The Millard team, which included president and CEO Rick Russell; vice president and COO Joel Russell; Rowe; and various showroom design specialists, was delighted with the result.

To make the winding path, which varies from 8 to 10 feet wide, contractors had to pour up to five inches of concrete, which was then polished.

"The cool thing is, at every turn you will see something new," Rowe says. Built-in displays showcase cabinetry, countertops, appliances, plumbing fixtures and bathroom furniture (there are five model bathrooms), doors and windows, hardware, mouldings, and more. From the time a customer is greeted at the reception area in the front of the showroom, customers are never far from help, should they need it. There are sales specialists stationed at work centers on the showroom floor for each product category.

In front of the showroom is a fully functional kitchen (one of seven kitchen displays), and "every Friday and Saturday we bake cookies," says Rowe. Coffee is always on offer.

On Millard's fact-finding showroom tour, Rowe says the design team saw a playroom in one facility, discussed its practicality, and decided to add one in its new showroom. If a soccer mom dashes in for a consult, bored teenagers in tow, the showroom can accommodate that scenario as well. "We've got televisions everywhere. We can stick teens in one of the family rooms, hand them a remote and tell 'em to go for it," he says.

What Millard believes to set it apart from the competition is the breadth and depth of its product lines and the extras the design center offers, like the fully featured gazebo built on the showroom floor, replete with ipe decking, columns and cedar shakes on the roof. There are examples of different ceiling treatments and a section devoted to stairway components, built by trim carpenters using a variety of stairs, handrails, newels and baluster designs from Fitts, Millard's stair parts vendor. The hardware area alone has seven 10x10-foot alcoves displaying specialty hardware.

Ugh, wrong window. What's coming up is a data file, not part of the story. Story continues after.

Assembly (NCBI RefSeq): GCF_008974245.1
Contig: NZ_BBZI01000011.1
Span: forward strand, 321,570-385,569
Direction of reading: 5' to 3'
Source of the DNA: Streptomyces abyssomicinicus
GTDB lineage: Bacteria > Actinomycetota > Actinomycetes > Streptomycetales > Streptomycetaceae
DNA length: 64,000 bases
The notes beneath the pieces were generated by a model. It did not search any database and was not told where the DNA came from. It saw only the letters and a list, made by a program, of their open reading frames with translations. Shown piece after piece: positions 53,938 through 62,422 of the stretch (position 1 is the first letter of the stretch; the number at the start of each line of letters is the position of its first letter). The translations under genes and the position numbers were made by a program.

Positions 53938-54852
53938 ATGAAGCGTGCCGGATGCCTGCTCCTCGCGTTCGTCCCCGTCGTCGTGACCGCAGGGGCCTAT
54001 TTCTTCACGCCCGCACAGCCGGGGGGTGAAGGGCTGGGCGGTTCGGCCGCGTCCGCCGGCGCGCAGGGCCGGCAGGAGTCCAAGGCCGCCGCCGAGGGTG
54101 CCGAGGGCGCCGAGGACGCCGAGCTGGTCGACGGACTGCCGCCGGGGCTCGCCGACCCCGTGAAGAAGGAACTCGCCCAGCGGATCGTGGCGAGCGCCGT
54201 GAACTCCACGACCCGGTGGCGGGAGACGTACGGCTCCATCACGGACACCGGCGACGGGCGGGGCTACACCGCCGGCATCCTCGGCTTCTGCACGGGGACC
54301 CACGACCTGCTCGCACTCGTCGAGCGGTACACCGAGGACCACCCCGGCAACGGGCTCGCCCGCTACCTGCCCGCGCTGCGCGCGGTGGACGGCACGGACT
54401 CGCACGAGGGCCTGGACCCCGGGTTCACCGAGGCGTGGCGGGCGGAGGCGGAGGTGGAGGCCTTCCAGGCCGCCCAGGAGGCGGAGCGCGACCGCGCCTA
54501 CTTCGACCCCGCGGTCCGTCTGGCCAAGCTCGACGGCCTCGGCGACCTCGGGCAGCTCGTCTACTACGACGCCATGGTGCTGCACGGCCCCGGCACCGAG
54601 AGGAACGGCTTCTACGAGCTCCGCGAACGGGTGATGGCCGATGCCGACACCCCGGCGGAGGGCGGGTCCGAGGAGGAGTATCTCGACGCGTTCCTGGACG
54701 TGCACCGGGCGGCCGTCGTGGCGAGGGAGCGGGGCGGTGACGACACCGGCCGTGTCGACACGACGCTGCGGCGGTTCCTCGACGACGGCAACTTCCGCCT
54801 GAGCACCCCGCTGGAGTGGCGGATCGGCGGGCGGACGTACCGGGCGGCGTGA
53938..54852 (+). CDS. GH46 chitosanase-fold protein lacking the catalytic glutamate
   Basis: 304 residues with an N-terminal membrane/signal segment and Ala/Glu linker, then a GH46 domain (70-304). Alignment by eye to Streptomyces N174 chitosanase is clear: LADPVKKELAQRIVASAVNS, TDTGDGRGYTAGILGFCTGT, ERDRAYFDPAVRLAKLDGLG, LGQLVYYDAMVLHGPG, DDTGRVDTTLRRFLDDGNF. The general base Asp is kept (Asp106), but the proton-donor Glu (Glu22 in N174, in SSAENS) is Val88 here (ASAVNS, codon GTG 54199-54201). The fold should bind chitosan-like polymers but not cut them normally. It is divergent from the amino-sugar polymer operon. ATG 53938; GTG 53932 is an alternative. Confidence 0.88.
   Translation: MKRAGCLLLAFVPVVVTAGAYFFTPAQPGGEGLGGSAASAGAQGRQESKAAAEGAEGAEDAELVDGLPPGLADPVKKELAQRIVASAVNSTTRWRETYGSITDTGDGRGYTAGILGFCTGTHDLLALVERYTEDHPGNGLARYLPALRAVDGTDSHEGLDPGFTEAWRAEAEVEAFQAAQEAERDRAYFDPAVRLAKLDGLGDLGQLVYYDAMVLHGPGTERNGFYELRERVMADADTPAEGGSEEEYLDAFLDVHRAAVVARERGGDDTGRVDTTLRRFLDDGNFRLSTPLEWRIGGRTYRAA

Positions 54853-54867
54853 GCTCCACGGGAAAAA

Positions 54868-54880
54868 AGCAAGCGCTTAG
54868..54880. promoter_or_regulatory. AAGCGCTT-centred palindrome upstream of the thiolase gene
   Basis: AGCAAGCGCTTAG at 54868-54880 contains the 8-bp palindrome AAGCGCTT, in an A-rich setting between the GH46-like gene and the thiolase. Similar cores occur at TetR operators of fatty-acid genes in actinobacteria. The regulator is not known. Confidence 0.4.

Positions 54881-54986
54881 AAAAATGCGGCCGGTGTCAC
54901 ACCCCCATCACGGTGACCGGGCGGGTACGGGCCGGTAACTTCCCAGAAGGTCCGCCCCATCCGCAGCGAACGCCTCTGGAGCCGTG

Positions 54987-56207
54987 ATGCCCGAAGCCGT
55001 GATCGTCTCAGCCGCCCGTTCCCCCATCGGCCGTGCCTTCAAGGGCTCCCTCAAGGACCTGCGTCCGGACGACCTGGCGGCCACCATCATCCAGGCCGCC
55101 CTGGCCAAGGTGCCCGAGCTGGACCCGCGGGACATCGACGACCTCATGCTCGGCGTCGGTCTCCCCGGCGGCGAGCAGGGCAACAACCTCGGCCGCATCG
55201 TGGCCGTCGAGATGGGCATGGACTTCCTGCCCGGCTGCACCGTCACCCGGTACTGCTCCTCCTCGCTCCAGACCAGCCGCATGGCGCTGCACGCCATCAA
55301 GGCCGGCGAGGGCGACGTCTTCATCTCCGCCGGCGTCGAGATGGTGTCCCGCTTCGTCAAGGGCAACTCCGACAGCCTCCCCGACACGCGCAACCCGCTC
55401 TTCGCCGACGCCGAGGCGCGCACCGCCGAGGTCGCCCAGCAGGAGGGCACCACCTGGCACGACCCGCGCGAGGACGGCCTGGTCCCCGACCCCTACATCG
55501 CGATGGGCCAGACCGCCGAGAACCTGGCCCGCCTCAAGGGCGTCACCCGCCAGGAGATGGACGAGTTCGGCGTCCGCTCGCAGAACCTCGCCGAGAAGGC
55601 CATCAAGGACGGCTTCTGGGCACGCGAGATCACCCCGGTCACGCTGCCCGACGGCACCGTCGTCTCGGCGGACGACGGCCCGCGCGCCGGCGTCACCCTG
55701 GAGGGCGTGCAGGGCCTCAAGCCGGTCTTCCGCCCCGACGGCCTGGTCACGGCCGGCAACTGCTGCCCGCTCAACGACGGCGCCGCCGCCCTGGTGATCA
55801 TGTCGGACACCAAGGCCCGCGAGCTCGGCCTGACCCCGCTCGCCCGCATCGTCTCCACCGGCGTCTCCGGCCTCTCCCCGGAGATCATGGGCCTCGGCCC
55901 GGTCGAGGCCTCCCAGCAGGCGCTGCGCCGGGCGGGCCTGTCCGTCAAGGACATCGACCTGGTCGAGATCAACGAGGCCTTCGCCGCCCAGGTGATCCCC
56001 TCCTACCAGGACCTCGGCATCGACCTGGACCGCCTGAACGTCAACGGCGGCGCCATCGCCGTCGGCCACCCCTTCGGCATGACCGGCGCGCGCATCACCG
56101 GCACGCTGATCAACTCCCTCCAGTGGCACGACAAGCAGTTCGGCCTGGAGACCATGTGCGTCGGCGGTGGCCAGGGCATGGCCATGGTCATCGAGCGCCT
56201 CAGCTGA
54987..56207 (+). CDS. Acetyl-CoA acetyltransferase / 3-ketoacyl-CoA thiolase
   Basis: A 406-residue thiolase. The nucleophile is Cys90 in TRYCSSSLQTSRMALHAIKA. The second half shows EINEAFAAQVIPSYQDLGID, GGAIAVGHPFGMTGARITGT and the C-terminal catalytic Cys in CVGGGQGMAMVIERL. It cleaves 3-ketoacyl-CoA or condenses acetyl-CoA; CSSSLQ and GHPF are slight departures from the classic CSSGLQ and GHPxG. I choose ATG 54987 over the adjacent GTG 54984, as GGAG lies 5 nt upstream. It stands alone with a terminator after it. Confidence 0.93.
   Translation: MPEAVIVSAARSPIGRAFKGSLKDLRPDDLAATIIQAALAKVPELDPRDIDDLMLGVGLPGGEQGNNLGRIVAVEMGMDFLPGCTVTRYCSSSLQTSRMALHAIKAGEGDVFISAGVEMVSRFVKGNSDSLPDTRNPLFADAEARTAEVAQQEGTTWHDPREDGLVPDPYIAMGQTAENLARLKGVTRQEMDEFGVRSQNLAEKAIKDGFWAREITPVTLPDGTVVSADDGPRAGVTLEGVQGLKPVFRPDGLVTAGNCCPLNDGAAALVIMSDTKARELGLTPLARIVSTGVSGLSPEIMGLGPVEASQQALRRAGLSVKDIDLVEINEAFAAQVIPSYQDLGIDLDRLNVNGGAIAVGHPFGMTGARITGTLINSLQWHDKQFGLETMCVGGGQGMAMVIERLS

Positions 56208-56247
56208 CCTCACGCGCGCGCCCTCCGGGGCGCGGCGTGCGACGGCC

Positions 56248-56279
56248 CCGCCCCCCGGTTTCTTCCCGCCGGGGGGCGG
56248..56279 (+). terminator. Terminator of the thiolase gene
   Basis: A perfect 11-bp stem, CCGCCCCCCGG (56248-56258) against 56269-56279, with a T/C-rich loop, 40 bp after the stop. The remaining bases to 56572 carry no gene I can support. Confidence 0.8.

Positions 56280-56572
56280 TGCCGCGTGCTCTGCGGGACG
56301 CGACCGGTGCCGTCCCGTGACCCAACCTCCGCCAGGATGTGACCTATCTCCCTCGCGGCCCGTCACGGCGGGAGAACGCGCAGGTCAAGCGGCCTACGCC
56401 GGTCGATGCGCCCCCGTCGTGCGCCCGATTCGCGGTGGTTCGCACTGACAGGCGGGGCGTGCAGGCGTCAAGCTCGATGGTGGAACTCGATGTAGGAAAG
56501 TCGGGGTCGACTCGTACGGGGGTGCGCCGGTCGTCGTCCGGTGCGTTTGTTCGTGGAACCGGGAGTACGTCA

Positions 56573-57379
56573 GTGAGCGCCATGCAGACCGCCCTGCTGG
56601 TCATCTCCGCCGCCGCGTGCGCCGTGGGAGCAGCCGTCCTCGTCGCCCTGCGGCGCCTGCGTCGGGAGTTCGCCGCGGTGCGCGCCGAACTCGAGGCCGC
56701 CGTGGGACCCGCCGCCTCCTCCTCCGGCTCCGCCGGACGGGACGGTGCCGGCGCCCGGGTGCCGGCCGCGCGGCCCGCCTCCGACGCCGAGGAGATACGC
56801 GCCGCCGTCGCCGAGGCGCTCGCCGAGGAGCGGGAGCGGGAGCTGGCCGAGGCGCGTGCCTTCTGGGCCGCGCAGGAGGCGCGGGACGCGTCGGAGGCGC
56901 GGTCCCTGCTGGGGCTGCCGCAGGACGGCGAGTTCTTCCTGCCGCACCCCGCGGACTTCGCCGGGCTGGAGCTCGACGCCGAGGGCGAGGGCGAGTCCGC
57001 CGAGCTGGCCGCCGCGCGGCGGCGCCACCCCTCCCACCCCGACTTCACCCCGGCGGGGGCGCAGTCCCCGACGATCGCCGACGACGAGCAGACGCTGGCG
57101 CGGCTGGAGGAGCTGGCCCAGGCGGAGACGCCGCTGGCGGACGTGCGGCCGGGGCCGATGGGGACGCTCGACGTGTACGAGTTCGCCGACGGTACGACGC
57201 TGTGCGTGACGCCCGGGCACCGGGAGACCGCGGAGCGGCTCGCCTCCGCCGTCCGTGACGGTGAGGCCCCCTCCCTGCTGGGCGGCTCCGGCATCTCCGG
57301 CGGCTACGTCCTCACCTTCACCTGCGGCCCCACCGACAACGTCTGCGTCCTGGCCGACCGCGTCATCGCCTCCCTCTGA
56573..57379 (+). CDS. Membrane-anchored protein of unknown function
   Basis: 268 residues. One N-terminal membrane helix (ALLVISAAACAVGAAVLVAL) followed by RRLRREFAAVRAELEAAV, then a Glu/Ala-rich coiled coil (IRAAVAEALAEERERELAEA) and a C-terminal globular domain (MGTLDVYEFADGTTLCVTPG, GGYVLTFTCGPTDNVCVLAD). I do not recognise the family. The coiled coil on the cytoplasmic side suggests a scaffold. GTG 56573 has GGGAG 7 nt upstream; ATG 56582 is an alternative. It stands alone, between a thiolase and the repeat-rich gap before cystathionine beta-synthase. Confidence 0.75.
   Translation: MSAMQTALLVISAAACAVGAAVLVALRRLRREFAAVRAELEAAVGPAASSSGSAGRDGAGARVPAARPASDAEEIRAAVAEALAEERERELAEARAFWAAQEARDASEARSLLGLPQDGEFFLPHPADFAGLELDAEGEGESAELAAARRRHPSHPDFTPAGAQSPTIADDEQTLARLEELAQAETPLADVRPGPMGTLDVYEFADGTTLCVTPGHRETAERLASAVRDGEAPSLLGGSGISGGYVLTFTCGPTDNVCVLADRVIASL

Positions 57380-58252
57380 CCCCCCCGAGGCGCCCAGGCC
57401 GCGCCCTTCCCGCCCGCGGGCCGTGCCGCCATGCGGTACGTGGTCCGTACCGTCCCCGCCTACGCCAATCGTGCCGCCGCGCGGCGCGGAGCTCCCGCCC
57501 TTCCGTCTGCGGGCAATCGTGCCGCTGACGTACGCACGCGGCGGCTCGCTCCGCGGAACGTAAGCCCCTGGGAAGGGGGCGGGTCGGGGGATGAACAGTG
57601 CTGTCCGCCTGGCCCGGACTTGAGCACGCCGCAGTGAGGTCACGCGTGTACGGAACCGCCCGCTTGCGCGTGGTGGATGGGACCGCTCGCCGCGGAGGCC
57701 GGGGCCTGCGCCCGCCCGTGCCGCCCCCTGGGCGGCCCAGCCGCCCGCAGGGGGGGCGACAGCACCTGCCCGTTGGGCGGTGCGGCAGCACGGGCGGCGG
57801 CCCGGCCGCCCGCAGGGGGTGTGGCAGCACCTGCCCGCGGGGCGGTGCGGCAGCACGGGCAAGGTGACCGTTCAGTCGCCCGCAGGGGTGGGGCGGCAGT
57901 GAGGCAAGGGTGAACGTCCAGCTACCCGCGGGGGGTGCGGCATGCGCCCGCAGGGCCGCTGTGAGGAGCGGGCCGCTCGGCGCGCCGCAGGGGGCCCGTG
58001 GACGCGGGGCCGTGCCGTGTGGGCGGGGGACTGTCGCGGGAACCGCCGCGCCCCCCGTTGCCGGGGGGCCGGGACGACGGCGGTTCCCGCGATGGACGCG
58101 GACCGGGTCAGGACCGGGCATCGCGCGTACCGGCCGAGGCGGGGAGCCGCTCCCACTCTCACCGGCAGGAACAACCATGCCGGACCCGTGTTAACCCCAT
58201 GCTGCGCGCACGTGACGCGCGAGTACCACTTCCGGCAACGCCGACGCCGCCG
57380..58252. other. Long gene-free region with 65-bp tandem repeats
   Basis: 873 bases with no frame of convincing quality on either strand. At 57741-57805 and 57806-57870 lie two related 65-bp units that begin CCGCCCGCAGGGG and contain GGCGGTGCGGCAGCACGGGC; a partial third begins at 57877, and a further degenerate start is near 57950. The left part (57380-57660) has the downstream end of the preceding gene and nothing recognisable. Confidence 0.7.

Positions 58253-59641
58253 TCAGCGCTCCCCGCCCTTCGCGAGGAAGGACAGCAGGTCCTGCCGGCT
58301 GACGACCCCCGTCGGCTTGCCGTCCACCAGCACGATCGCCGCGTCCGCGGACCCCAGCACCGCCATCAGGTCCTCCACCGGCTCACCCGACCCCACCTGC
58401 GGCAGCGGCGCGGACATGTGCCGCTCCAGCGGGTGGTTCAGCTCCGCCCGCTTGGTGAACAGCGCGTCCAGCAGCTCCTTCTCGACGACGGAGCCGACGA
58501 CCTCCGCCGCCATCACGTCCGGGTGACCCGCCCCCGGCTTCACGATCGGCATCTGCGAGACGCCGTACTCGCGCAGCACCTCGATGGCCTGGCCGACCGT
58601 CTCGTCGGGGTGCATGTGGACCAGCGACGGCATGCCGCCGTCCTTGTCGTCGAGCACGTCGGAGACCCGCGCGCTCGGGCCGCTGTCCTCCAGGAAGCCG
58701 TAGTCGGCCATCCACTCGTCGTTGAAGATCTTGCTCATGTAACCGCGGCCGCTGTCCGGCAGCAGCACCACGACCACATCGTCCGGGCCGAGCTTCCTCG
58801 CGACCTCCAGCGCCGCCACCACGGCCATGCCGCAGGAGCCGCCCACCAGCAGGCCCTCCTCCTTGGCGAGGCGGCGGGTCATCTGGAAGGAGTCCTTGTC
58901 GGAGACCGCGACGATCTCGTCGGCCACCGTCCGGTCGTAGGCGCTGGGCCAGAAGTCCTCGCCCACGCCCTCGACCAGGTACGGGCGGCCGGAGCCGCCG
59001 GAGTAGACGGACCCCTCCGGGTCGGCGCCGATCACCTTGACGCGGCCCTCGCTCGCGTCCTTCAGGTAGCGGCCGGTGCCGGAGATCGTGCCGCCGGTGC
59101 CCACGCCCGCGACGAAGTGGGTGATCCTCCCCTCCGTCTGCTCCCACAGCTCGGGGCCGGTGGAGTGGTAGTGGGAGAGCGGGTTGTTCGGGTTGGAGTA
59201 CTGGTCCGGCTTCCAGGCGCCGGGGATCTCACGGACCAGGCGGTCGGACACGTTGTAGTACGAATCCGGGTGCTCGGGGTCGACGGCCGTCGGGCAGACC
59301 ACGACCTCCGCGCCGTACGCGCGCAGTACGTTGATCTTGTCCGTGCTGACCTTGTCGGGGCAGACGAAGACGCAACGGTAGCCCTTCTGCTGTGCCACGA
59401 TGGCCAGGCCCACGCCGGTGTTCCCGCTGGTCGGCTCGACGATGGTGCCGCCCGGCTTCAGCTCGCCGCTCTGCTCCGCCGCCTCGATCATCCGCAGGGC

As an Andersen Circle of Excellence Showroom dealer, Millard highlights its extensive line of Andersen window and door designs, including the vendor's art glass collection.

Rowe estimates the showroom has about 35 doors on display (lines include Therma-Tru and Masonite) in different sizes, wood species and finishes. Opposite the door room are 50 more doors in slide-out racks. The so-called "maple room" in the window display area is a conference room for client consults that is paneled with maple, trimmed in walnut and glazed all the way round to give customers a three-dimensional look at how various windows might appear in their own homes.

There are half a dozen fireplace displays–each showcased in a model room and featuring a different style mantel and trimwork–and a custom millwork area exhibiting various mouldings and trim pieces.

The room vignettes are the places where Millard's showroom designers put it all together and pulled out all the stops. "We wanted our own folks to do it, so we could show our clients that this is the level of work you can expect from us," says Rowe. From the paint color on the walls to the finish on the cabinetry, Millard designers put their stamp on the showroom.